Sadiq Khan has appointed Lord Charlie Falconer to lead a London Drugs Commission which will examine the potential benefits of legalising cannabis.
The commission will be made up of independent experts in the fields of criminal justice, public health and politics who will examine the effectiveness of UK laws around the Class B drug and the potential for reducing harm among users.
University College London (UCL) will lead research for the commission into the health, criminal justice and economic impacts that any change in policy could have.
The announcement was made during a visit by the Mayor of London to Los Angeles in California, which legalised cannabis back in 2016.
Khan visited a cannabis dispensary where he spoke with retailers, law enforcement and local government officials about the impact that legalisation has had in the US state.
Cannabis-related arrests have fallen by 56 percent in California since the drug became legal in 2016.
The Mayor of London said that “we must learn from others when considering our approach” to drug laws and that the new London Drugs Commission – led by Lord Falconer – will make recommendations around cannabis laws “to help tackle drug related crime, protect Londoners’ health and reduce the huge damage that illegal drugs cause to our communities”.
Khan said: “I am delighted to announce that Lord Charlie Falconer QC will be the chair of the first-ever London Drugs Commission. As a widely respected QC and former Justice Secretary, Lord Falconer brings decades of experience.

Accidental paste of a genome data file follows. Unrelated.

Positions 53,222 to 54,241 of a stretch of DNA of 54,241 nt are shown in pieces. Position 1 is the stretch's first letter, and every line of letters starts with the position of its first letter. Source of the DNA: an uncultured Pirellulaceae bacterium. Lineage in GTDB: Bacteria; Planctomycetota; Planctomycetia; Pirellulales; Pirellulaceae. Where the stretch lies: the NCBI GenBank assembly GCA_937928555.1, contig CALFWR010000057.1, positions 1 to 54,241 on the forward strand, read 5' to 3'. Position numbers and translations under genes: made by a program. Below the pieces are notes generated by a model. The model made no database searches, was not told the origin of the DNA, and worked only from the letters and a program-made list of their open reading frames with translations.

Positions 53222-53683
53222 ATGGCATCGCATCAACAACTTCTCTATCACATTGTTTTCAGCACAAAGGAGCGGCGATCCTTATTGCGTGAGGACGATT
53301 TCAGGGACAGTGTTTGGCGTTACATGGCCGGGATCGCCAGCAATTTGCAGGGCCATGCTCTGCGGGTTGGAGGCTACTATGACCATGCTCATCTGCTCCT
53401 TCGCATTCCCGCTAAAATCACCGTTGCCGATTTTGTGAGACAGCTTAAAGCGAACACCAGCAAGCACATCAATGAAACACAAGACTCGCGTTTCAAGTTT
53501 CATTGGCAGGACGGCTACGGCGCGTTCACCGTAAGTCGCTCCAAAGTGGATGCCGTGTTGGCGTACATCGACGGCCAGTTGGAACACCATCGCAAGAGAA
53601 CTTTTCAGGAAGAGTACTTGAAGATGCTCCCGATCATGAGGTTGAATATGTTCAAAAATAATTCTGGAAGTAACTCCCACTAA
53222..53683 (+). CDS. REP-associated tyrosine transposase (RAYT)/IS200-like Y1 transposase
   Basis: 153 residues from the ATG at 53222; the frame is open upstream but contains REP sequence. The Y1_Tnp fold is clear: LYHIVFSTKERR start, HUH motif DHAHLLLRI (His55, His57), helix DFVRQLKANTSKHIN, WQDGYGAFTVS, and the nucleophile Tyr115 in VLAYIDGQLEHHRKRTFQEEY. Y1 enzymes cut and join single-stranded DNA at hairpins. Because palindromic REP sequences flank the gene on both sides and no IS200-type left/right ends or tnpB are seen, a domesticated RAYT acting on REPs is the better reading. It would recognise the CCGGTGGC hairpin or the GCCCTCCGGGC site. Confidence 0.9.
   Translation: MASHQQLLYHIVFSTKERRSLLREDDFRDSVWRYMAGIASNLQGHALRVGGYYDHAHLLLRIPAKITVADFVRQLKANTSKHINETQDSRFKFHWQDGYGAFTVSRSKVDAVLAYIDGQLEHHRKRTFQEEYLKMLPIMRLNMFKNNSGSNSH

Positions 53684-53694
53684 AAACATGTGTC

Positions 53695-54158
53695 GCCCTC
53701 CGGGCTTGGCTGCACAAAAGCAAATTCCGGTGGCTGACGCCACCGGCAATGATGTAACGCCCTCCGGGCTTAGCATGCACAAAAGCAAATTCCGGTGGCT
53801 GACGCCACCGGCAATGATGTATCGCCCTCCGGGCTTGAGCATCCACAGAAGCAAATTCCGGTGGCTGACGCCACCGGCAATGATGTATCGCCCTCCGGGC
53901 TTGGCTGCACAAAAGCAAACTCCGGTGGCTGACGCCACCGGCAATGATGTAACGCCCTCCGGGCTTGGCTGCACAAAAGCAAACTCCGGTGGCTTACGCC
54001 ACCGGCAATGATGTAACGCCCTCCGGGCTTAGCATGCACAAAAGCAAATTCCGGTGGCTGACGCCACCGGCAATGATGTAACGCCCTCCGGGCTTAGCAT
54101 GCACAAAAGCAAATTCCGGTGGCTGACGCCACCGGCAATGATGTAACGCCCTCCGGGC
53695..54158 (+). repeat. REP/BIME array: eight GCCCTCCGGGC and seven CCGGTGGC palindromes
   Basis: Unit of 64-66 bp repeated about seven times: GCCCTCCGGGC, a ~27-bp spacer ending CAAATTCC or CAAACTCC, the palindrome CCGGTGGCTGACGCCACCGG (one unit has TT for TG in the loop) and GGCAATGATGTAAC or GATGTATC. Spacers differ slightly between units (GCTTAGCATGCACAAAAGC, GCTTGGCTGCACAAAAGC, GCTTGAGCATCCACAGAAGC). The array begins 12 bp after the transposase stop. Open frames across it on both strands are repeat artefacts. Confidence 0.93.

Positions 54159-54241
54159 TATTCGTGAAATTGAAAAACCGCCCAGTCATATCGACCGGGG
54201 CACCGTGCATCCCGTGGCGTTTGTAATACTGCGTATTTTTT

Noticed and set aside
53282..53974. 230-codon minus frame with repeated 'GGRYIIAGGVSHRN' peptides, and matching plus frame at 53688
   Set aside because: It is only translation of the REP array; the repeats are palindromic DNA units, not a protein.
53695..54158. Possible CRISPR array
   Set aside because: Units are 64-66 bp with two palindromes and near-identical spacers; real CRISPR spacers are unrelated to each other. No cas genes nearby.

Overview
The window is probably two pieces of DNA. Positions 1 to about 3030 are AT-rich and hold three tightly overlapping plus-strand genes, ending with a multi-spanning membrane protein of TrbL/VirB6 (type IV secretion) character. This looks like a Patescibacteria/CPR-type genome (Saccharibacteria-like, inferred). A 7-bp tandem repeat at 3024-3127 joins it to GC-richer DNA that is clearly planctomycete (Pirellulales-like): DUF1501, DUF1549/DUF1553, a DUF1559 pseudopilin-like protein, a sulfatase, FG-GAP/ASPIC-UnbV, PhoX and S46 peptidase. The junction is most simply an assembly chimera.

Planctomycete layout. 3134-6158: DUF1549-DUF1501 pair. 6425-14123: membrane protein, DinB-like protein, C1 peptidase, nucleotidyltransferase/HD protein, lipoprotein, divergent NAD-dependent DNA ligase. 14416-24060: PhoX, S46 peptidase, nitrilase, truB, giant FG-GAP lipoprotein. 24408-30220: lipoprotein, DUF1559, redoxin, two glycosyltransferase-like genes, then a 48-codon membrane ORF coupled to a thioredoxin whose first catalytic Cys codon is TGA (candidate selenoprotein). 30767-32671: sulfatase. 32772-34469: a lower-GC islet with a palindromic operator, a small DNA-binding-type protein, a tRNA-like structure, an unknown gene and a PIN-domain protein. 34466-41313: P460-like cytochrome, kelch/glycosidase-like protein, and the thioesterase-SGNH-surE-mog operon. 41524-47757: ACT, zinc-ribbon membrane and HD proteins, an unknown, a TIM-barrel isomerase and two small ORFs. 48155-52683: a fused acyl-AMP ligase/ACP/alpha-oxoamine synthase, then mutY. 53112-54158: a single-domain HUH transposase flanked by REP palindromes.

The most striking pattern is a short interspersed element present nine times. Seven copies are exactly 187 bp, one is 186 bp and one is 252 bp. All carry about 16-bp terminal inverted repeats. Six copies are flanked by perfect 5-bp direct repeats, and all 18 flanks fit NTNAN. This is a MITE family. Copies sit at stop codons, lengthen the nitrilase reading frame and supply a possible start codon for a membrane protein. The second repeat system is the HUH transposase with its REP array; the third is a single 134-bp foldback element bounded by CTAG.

“The illegal drugs trade causes huge damage to our society and we need to do more to tackle this epidemic and further the debate around our drugs laws. That’s why I am here today in L.A. to see first-hand the approach they have taken to cannabis.”
The establishment of a London Drugs Commission to examine the benefits of legalising cannabis was a key manifesto pledge for Sadiq Khan during last year’s mayoral re-election campaign.
In October last year, experts giving testimony to the London Assembly health committee accused City Hall of “dragging its feet” when it comes to tackling drug harm.
Experts told the committee that a greater focus was needed on Class A drugs, and that harm reduction methods such as drug consumption rooms and drug checking should be considered in the capital.
Green Party Assembly Member Caroline Russell, who was at the time chair of the health committee, on Thursday said that the mayor’s Drugs Commission “completely overlooks the impact of Class A drugs; one of the biggest factors causing drug harm and death”.
Russell said: “The mayor’s own announcement says there were 4,561 deaths related to drug poisoning in 2020; refusing to look at Class A drugs means no progress will be made in reducing the health harm and deaths these drugs cause.
“I urge the mayor again to act on the recommendations set out in the Assembly’s report Reducing Drug Deaths in London. Measures like overdose prevention rooms, drug testing services, and getting the police to carry life-saving naloxone to combat overdose would reduce the impact of harmful drug use in London and support some of London’s most vulnerable people.”
Khan has stressed that Class A drugs will not be within the remit of the London Drugs Commission.